Being Off the Grid

I was solo traveling for majority of my 6 days in Cuba and so I came prepared with a FULL itinerary printed and everything with addresses of what to do and where to go. I am a GPS girl and was like omg this will be interesting trying to get from place to place with 0 wifi. But I actually didn’t even use my itinerary as much as I thought. I had already booked the Afro-Cuban tour with Airbnb before arriving and knew I wanted to go to the beach and do a dance class. But other than that, I literary took it day by day. I could walk out to the Old Havana and the day would just go from there. I didn’t need to follow a plan, I followed a vibe.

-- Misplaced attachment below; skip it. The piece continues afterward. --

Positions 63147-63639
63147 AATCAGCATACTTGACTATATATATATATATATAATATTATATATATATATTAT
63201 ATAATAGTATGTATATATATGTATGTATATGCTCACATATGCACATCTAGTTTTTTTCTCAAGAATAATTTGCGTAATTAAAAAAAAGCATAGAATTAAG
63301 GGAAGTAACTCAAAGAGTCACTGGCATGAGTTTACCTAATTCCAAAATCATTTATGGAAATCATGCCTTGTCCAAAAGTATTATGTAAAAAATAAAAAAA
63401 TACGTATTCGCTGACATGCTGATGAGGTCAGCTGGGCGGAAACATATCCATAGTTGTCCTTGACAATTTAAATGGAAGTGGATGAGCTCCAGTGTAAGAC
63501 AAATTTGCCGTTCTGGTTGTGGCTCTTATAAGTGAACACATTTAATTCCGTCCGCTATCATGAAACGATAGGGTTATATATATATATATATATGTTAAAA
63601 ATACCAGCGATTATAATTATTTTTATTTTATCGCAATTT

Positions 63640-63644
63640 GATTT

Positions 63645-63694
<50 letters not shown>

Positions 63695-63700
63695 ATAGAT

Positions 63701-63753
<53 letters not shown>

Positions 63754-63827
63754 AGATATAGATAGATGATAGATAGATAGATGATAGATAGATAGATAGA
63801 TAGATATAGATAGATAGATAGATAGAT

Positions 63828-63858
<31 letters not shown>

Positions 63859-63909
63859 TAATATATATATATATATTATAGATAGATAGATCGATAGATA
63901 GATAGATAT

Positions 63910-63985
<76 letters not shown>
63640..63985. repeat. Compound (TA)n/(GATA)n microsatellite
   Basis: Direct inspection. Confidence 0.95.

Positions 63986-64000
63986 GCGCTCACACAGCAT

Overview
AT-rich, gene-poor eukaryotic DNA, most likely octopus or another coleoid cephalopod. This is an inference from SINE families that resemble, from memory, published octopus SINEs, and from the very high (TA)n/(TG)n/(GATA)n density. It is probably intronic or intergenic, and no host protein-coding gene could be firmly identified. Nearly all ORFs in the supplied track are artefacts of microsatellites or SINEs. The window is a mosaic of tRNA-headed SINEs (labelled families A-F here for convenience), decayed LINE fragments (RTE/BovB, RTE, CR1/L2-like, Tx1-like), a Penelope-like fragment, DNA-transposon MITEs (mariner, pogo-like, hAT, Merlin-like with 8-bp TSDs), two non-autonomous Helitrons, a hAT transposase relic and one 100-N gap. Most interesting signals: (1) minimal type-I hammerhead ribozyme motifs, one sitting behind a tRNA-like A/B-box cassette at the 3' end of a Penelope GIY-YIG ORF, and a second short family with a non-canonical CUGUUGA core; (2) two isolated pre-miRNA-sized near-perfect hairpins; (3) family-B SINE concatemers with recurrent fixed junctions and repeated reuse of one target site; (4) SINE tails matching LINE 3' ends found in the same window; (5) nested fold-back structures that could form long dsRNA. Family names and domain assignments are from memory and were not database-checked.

I looked up more. I greeted people. I listened to recommendations. I journaled. I was really REALLY present in the moment. I didn’t get bored without the internet and had the chance to see what it felt like before being “always on” was normal to me. When back at my Airbnb, I would watch whatever was on tv for a little bit. There was a station with American movies and I even saw one episode of Game of Thrones. In the tour, I learned that there’s often one person in the neighborhood with a USB drive that downloads all the newest things happening on the internet. Then for like 1CUC an hour you can rent the USB to download all the seasons of Grey’s Anatomy, Game of Thrones, or whatever shows you like and have your piece of the internet. They make it work!

Living in a Socialist Society